Playbooks Supplements

Water Management Techbook 2017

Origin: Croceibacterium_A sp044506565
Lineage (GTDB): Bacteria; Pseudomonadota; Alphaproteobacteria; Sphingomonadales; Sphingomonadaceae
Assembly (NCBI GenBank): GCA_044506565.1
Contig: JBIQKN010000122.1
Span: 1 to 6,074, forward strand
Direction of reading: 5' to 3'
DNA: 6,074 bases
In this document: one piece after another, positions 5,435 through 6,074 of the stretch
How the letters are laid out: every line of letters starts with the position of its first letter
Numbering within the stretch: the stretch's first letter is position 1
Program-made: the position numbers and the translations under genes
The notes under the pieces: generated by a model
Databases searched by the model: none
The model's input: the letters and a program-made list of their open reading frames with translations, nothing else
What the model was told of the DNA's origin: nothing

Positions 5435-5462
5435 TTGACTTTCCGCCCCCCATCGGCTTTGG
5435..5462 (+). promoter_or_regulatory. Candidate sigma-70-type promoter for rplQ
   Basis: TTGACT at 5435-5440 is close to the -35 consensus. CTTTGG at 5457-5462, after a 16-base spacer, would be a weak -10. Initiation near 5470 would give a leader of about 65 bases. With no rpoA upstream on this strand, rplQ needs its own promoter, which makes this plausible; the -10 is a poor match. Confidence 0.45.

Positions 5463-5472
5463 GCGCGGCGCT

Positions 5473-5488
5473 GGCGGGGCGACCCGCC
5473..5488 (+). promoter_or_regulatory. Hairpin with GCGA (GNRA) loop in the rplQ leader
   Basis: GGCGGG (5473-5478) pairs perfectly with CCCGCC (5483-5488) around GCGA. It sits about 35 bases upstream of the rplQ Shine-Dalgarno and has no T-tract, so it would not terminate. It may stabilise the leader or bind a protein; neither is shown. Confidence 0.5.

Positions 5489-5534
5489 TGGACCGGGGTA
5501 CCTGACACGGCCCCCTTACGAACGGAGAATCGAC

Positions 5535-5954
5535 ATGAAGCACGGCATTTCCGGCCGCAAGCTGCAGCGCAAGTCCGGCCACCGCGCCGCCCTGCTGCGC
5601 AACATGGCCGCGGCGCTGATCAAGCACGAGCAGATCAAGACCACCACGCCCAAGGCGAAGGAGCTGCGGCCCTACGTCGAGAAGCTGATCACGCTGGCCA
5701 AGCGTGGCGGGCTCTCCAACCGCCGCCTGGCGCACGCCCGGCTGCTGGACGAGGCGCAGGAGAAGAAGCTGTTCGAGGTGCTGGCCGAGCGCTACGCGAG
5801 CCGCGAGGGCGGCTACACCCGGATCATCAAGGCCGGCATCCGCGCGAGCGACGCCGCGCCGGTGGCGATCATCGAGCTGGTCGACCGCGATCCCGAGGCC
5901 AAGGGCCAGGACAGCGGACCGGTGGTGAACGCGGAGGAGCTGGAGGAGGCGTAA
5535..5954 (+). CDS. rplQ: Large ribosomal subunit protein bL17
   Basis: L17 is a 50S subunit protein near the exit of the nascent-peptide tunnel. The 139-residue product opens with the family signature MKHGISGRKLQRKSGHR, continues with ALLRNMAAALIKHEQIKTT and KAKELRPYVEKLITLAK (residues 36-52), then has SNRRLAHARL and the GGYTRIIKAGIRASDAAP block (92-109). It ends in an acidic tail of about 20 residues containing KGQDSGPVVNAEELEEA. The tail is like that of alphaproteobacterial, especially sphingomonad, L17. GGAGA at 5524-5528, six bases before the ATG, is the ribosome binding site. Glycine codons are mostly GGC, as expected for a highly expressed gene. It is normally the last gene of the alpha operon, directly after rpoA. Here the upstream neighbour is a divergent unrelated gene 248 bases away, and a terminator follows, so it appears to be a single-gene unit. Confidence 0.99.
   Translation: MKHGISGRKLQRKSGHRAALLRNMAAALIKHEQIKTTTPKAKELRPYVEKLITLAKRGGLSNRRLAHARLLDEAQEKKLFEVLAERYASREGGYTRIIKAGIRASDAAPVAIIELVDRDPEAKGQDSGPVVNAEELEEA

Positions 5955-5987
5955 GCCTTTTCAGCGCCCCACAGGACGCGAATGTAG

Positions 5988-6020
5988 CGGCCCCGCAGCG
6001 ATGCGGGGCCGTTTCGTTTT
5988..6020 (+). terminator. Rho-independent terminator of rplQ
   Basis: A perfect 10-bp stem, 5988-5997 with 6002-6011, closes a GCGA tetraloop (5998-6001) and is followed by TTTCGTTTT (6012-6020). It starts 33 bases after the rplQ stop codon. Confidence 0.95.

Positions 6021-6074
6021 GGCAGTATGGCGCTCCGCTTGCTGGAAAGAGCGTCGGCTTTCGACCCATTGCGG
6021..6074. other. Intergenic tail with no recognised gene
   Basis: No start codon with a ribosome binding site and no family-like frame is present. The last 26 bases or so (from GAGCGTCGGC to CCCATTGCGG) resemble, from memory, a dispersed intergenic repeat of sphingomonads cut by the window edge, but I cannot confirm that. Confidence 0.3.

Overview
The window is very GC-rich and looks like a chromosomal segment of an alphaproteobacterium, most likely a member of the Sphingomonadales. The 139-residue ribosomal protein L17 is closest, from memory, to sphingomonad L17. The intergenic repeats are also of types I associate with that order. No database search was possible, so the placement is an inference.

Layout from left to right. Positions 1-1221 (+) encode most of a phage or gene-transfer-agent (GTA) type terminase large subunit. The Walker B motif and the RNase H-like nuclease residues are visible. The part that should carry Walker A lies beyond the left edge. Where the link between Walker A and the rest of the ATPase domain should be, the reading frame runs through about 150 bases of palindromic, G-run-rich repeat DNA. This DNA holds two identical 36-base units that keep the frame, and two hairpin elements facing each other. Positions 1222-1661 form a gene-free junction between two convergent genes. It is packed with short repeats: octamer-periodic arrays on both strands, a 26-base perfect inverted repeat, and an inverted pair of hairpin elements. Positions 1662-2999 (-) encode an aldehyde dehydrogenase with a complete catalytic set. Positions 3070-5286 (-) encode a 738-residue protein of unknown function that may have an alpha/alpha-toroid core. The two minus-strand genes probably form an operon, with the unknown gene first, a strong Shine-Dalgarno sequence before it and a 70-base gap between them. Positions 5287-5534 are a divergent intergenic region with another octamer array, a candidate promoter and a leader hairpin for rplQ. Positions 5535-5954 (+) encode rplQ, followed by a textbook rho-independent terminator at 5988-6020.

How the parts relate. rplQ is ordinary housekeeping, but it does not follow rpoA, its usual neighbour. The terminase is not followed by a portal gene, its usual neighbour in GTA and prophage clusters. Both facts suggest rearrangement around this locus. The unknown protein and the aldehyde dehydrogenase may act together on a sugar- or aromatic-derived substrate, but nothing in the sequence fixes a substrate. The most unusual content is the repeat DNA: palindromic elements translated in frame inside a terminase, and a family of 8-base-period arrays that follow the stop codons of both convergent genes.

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Page 48 of 55 | May 2017 | 47 WATER MANAGEMENT: CASE STUDIES in appropriate waste disposal sites. In this plant, the treated water was successfully reused for hydraulic fracturing applications. The water management process and tech- nology must be economically sustainable to be adopted and used for long term. The GES technology for treating produced and flowback water has been projected to save about $450,000 for the operational timeline (Figure 4). Scenario 1 depicts the total cost to the operator if they would have chosen to dispose the water and source freshwater for hydraulic fracturing. Sce- nario 2 shows the projected cost and savings for treatment (including all associated costs such as energy, manpower, chemicals, etc.) and waste disposal. It is expected that the savings will con - tinue and even increase with enhanced volume of water treatment as projected by the operator. n 24 194 81 0 50 100 150 200 Iron Total Suspended Solids Turbidity Concentration (mg/ltr , NTU) Water Quality - Raw and Treated Raw Water After Treatment 0 200,000 400,000 600,000 800,000 1,000,000 1,200,000 1,400,000 Cost (USD) Disposal and Treatment Economics Scenario 1 Scenario 2 FIGURE 3. A significant reduction in the concentration of TSS in raw water is the result of SCE treatment. (Data courtesy of Gradiant Energy Service) FIGURE 4. The economics of disposal are compared against treatment for cost savings. (Data courtesy of Gradiant Energy Service) A freshwater frack pond is regenerated on Cimarex Energy's Leonatus 11-1H frack site in Culberson County, Texas. (Photo by Tom Fox, courtesy of Hart Energy's Oil and Gas Investor)

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